Whether you draw from your website analytics to decide what’s “most popular” or make a gut decision, the idea is to show your visitors content that’s most likely to capture their attention and keep them engaged.

One of our clients, Arnold Machine, Inc., features some of their best guides near the top of their Learning Center:

arnold machine learning center

Swap out these highlighted content items periodically as you see fit. As long as you’re using a flexible content management system like WordPress, this should be simple enough to do.

Offer

If you read our article about The Perfect Home Page, this next section should look familiar.

Use this area to call attention to your absolute best content offer or something of value you can trade your visitor in exchange for contact information.

content offer

You can see how the thermal processing experts at our client Paulo handle calls to action in their Learning Center. They pull in various calls to action throughout the page, starting with one at the very top:

paulo learning center

Most Recent Content feed

Next up is a significant chunk of real estate for brief intros to every piece of thought-leadership content you publish, displayed in reverse-chronological order.

knowledge center content feed

I recommend prominently displaying the title of each piece and following with a brief description of what it’s about.

Often by default, your content management system will show the first few lines of copy from the piece here, with a “keep reading” call to action. This works fine, but I also think it’s a wasted opportunity to sell your visitor on why he or she should click through.

With a simple development hack, you could set up a custom field to write whatever you wish in this space. Customize it with a one-line teaser advertising the article, video, tool or guide.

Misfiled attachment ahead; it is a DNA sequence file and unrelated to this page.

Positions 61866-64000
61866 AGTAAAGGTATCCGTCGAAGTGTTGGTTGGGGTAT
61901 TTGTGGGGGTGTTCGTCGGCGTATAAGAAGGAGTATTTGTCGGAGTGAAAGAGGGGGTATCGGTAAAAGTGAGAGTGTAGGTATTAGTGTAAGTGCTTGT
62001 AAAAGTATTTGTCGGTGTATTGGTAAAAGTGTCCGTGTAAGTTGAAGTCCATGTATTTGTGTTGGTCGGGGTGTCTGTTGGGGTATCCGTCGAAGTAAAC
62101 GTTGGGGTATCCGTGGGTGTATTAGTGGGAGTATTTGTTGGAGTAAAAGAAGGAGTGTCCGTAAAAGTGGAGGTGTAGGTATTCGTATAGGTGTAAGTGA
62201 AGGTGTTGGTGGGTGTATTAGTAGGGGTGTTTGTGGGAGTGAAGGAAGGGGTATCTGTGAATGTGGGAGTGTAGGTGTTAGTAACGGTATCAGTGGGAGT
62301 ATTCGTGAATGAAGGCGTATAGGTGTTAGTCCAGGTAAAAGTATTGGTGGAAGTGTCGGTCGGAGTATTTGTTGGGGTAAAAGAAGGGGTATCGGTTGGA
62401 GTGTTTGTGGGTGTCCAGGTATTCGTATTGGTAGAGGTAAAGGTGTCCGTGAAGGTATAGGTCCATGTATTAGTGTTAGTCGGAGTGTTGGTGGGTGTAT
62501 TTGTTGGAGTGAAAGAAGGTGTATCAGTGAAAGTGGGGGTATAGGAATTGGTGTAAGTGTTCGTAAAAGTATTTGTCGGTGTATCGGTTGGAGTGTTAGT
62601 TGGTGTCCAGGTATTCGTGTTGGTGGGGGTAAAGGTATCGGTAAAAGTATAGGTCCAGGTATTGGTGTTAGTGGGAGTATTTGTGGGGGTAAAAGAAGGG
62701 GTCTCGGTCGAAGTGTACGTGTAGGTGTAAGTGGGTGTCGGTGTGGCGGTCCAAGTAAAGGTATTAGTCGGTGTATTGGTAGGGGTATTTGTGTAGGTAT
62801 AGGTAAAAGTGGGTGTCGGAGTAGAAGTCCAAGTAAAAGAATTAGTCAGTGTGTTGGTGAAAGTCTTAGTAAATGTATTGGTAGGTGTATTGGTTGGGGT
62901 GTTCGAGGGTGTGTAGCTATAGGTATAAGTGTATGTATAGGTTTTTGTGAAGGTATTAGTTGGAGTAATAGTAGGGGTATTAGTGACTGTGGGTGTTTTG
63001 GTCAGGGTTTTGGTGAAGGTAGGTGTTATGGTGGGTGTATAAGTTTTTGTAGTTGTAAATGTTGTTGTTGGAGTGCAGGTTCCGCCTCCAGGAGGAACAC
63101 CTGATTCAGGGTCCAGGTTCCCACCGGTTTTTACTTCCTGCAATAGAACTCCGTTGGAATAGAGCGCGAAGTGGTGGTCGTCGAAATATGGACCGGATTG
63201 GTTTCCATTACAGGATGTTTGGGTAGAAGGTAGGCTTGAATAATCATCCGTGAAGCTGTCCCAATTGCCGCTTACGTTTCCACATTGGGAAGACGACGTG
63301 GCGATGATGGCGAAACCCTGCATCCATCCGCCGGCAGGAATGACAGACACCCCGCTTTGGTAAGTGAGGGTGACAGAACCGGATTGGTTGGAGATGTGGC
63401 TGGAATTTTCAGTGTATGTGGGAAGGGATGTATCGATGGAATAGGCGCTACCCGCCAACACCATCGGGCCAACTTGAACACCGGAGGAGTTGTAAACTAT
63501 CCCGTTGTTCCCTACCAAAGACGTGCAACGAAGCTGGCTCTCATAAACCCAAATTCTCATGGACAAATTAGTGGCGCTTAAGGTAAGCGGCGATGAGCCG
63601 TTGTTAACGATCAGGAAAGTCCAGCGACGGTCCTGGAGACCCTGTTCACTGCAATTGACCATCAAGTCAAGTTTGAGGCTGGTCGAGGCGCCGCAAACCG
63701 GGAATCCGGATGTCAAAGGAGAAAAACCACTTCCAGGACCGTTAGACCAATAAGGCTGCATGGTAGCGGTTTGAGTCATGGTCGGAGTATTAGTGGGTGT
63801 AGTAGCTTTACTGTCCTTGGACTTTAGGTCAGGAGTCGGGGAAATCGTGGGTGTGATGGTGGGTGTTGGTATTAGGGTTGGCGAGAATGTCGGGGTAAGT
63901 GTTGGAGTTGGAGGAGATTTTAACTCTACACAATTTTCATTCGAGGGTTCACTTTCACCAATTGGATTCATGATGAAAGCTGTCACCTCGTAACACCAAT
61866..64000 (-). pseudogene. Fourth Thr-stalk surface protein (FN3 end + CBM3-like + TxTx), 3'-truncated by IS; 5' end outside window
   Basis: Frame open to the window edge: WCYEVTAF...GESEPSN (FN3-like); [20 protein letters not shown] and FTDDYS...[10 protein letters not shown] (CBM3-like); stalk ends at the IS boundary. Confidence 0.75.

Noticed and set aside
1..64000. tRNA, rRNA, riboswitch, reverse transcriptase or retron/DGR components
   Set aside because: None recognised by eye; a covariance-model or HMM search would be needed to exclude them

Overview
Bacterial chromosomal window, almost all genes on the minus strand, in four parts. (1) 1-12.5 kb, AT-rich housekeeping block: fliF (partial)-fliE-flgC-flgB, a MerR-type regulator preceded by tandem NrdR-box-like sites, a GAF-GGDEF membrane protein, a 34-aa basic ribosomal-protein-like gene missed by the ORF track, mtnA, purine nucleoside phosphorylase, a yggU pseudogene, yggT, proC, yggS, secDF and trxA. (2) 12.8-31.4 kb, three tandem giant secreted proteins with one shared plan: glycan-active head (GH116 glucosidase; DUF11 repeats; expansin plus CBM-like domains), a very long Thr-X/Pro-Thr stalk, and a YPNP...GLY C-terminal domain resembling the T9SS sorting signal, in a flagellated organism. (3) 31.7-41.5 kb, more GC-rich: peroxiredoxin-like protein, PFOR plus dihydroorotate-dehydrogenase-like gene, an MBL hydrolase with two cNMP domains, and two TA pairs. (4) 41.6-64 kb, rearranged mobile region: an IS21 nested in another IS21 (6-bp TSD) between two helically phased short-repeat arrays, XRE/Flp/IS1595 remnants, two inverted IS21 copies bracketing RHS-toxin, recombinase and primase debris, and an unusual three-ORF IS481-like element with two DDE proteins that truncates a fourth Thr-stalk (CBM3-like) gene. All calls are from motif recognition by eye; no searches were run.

Or, as we do on the Gorilla site, you can code the page to pull in your meta descriptions (short overviews that help your audience and the search engines understand what your content is about).

Regardless, keep the teasers short and sweet. It makes it easier for visitors to scan the Knowledge Center front page and quickly find what’s most relevant to them.

Here’s an example from the manufacturing automation company Nitco’s blog:

nitco blog

Adding filters that let visitors easily sort through content to locate what most interests them can make a Knowledge Center even more useful.

Until you have at least 10-20 content items in your Knowledge Center, I don’t recommend filters. But once you’ve committed to publishing a variety of exceptional thought leadership content, you want to make it as simple as possible for your visitors to find what they’re looking for.

You can see below how our client CK Power’s Resource Center content can be filtered both by media type (White papers and guides, Product catalogs and brochures, Case studies and Articles) and topic (Custom power solutions, Engines, Maintenance and efficiency, etc).

ck power learning center filters

One more subscribe call-to-action

Finally, if your visitors have taken the time to scroll all the way through this page (and now have a sense for what this content is all about), let’s ask them once more to subscribe.

subscribe call to action

Another way to do it is with a pop-up prompt to subscribe like the printing equipment manufacturer Mark Andy does here:

pop up subscribe prompt

Wrapping up

Without question, your Knowledge Center’s success depends on the quality of your content above all else.

Without truly exceptional, problem-solving, question-answering content for the right people from the right companies, a conversation about its layout is moot.

But once you’ve committed to consistently publishing thought-leadership content, this wireframe should serve as your guide.

2 Bonuses: How to Create Exceptional Content

Download our Content Research and Interview Playbook PDF to help you conduct research and interview subject matter experts for the purpose of creating exceptional thought-leadership content. And listen to three real-life audio clips from interviews we've conducted with manufacturing subject matter experts.